A widely-reported story about a South Dakota woman stuck in a snowstorm illustrates the need: she was able to report her situation by calling 911 on a cell phone, but she didn't know where she was. Police weren't able to find her for several hours.

The technology for implementing wireless location identification is now under development by several manufacturers. One such system, called "TruePosition Cellular Location System," manufactured by The Associated Group, Inc., is currently being tested along a 50-mile stretch of Interstate 295 in New Jersey.

The TruePosition system determines the location of the caller by triangulation among cell sites. Like any other wireless call, an emergency call is received by several cell sites, and the closest site handles the call. As soon as the call is recognized as an emergency, the TruePosition system calculates the location of the caller by comparing time-of-arrival information from each cell site.


Also on the topic of emergency communications, the FCC has assigned 311 as the telephone number for calls to police or other local agencies for non-emergency help.

According to an FCC press release, "Millions of people call 911 each year, but ...most of those calls in many communities are for situations that are not emergencies, such as noisy neighbors or lost pets. [This] allocation by the ... Commission responds to a request from President Clinton last July. To help combat crime, Clinton asked the agency to designate a number for community policing and other non-emergency calls. That number, he said, would take pressure off the 911 emergency calling system."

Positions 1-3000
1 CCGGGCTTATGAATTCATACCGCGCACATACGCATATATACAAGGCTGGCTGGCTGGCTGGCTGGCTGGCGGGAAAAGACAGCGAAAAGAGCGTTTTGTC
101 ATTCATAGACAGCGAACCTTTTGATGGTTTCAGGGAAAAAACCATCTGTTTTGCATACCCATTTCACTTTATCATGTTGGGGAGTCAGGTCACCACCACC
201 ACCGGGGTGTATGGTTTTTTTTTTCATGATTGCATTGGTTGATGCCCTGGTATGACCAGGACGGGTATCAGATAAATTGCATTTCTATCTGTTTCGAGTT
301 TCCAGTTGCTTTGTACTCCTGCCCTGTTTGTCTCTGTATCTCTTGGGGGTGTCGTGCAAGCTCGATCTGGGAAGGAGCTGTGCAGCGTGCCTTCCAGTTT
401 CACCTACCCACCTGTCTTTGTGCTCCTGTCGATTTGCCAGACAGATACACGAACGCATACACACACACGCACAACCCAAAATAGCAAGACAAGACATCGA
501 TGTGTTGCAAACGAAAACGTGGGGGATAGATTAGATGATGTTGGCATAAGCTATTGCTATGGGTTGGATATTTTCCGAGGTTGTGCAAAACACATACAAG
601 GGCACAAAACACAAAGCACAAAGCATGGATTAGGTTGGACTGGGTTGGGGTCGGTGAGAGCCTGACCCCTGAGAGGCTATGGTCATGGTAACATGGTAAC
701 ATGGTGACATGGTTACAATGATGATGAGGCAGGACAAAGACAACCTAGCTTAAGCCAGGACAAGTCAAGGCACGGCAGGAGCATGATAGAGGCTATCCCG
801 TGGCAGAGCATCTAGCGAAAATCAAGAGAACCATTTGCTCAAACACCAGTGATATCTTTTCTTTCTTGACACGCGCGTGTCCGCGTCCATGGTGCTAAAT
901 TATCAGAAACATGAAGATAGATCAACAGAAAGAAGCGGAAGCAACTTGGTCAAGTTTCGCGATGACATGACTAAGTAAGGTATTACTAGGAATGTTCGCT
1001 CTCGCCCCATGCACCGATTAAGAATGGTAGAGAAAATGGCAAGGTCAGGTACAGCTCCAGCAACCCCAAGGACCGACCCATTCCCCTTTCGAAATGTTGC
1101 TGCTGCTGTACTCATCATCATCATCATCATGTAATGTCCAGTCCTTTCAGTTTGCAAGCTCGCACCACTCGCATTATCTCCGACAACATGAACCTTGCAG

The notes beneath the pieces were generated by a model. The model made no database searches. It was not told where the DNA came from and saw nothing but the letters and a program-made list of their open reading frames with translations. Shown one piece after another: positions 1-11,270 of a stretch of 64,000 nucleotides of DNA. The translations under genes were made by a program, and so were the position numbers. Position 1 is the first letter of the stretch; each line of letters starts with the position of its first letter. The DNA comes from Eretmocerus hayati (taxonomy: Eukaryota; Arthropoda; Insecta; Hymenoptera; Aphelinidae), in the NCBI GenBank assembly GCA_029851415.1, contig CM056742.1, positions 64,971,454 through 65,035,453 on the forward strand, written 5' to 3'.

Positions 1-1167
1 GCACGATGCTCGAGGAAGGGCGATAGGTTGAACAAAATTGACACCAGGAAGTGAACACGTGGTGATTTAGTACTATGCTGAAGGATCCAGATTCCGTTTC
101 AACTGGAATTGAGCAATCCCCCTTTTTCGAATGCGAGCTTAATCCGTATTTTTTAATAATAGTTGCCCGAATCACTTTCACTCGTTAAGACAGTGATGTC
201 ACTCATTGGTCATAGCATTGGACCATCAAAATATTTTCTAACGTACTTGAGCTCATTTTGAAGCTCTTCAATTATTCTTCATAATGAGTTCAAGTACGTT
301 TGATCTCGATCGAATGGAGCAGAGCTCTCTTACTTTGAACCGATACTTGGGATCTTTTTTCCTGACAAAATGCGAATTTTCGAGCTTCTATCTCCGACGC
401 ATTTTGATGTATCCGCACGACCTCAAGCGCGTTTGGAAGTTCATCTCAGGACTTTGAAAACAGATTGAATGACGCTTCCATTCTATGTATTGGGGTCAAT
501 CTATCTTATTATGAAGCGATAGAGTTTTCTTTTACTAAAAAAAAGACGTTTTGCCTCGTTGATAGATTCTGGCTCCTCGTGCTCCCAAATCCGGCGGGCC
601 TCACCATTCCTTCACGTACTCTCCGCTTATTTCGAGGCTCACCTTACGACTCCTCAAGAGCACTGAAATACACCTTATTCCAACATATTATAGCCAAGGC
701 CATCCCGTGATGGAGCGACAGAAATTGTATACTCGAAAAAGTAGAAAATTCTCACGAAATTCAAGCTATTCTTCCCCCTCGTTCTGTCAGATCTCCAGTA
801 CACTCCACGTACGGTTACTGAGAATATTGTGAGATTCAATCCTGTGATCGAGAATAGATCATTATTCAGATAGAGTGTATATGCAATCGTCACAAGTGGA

The FCC action does not require local governments to use 311, but ensures the number will be available if they choose to.

According to the FCC, 311 was chosen because it's not widely used. Some N11 combinations are fairly standardized: 411 (directory assistance), 611 (repair service), 911 (emergency), and 011 (international direct dialing). Many telephone companies use 811 for their Business Offices (including Sprint Centel in Las Vegas, which some NAB attendees may have noticed). Two other combinations, 511 and 711, have specific assignments in Canada. And 211 was "long distance" back in the pre-direct-dial days; it's still reserved for that purpose in some parts of North America.

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Chapter 28

The FCC has reallocated the bottom two channels (A1/A2) of the 2 gig band to Mobile Satellite Services. This is 35 mHz of spectrum between 1990 and 2025 mHz. As compensation, 20 mHz has been added to the top of the band between 2110 and 2130 mHz, and the band will be rechanneled on 15 mHz channels instead of the present 17/18 mHz ones. The new 20 mHz is currently occupied by Fixed Microwave Service. Broadcasters will still have 7 (or 9 total) channels, but they will be offset and narrower than the current bandwidth. The transition is supposed to be completed by January 1, 2000, or when the last Fixed Microwave Service channel has been relocated, whichever is later. The MSS new licensees will be responsible for costs incurred by the FMS and broadcasters....